Yoga and Meditation
Often when we begin our Yoga education, we focus on the physical form. We practice proper structure and work to memorize the sequence of postures.
As we mature in our practice, we learn to focus on the more subtle aspects of Yoga. We focus on the connection between the mind and the body. We learn that through mindfulness, the body becomes stronger, supple, and energetically open. We need less physical effort to attain our Yoga goals when we connect the brain with our actions.
The same can be said for other aspects of physical health. When we connect our mind in a positive, conscious way to our internal organs. When we harbor positive feelings about our body, it responds in kind.
In this same way, when we connect our mind to our organs in a negative way, we may cause damage to the cells over time. Anyone who has suffered a broken heart, or excess stress at home or work has felt the negative results of unhappy thoughts.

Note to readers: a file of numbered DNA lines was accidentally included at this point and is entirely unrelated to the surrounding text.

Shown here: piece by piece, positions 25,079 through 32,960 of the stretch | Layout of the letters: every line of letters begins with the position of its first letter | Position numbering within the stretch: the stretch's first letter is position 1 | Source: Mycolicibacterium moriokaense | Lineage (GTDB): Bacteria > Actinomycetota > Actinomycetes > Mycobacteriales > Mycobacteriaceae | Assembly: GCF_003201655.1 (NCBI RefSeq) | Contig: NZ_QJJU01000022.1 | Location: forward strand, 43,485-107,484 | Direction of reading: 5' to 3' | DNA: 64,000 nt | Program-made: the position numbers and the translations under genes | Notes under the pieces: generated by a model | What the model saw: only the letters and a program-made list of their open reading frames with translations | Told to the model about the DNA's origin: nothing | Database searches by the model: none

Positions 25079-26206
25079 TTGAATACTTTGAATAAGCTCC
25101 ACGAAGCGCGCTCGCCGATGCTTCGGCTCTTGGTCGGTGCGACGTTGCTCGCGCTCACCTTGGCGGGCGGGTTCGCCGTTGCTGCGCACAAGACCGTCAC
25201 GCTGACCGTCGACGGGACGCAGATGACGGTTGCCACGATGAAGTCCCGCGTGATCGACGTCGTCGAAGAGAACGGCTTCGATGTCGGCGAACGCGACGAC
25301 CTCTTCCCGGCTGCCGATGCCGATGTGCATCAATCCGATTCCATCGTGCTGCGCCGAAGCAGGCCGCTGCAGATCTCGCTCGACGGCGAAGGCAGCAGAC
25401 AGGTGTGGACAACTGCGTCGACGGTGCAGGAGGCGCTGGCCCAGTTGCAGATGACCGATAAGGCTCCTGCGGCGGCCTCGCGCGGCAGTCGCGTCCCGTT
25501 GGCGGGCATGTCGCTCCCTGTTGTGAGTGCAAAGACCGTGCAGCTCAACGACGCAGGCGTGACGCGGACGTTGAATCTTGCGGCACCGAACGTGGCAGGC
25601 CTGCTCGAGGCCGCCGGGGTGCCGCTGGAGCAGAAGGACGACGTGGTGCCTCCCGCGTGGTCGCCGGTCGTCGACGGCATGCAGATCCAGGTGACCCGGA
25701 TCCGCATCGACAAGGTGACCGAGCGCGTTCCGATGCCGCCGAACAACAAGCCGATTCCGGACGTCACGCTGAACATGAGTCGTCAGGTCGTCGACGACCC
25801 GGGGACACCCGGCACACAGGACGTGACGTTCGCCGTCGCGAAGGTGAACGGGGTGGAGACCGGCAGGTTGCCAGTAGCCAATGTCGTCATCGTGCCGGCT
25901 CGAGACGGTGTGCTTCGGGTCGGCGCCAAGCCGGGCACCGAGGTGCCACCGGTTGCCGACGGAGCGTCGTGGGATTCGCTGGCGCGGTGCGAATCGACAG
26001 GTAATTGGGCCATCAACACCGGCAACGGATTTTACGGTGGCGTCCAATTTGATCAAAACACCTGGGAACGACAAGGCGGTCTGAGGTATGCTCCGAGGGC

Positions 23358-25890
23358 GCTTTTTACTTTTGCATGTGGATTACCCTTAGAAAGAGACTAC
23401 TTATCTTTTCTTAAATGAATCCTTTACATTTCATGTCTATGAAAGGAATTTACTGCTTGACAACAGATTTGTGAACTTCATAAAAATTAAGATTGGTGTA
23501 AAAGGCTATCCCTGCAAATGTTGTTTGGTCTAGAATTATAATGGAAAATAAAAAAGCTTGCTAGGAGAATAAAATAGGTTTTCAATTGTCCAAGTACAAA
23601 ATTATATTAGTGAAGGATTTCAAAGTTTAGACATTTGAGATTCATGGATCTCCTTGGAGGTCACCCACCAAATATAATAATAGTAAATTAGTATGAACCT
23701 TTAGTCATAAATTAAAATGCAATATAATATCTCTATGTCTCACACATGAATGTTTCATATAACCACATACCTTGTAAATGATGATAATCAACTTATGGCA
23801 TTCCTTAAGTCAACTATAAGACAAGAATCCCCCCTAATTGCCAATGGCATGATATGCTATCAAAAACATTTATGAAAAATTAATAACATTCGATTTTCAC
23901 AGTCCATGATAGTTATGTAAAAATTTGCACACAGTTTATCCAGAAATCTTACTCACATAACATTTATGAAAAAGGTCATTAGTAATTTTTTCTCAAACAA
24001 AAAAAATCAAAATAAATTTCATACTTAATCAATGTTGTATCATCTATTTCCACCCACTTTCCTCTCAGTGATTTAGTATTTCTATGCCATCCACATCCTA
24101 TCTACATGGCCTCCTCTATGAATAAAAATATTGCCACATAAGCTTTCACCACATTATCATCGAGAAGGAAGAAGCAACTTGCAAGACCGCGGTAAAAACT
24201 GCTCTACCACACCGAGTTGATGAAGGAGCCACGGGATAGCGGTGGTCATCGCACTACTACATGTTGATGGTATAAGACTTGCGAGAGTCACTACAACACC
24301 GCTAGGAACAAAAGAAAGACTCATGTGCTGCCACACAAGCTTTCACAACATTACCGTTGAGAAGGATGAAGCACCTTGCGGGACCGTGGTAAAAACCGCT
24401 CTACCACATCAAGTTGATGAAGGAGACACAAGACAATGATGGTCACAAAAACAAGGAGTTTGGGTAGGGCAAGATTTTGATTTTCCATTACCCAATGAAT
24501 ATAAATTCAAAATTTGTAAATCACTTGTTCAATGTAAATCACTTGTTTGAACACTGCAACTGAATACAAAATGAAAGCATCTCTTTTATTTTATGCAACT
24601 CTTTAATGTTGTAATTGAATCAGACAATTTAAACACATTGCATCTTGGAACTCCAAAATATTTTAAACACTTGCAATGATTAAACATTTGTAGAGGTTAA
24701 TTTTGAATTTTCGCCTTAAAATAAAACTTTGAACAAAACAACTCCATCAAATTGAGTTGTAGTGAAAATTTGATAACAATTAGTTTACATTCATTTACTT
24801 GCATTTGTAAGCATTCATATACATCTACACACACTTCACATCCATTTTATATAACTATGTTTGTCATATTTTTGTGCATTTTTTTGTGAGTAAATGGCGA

Try this experiment after your next Yoga class:
Choose three or four friends in class to share this experiment.
When rest time comes, lie down and smile to your body for at least 1 minute.
Then, make a sad or angry face and focus that feeling on your body for at least 30 seconds.
Next, relax your body, and ask yourself if there is a different sensation from smile to frown.
When finished, relax your body even deeper, free your mind, and let your Yoga practice work it’s magic.
When class is finished, talk to your classmates and share your experience.
Yoga and Tai Chi are moving meditations.
Check back here soon for more yoga and qigong information on the connection between your brain and your physical health!